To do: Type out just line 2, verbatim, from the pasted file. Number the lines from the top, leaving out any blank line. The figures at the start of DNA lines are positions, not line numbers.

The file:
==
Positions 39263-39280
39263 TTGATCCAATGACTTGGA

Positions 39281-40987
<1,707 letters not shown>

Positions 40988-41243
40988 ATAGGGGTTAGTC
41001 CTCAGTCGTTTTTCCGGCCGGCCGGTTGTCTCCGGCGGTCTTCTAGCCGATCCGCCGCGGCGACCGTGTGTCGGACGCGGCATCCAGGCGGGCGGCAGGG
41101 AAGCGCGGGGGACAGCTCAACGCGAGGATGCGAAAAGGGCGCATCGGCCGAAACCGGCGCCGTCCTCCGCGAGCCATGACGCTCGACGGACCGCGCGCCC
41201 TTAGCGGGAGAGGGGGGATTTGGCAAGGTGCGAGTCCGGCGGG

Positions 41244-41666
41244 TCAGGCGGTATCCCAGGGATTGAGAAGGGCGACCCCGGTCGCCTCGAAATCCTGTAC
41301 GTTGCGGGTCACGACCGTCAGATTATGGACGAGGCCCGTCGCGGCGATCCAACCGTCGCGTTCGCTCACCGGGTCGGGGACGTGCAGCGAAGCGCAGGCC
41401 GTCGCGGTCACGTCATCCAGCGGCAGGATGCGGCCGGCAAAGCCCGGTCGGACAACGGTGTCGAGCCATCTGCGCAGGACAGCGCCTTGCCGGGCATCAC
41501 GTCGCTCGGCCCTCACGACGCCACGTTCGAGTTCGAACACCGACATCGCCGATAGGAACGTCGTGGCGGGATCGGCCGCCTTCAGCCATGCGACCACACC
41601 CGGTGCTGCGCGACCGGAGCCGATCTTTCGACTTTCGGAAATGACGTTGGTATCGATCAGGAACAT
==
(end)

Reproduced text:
39263 TTGATCCAATGACTTGGA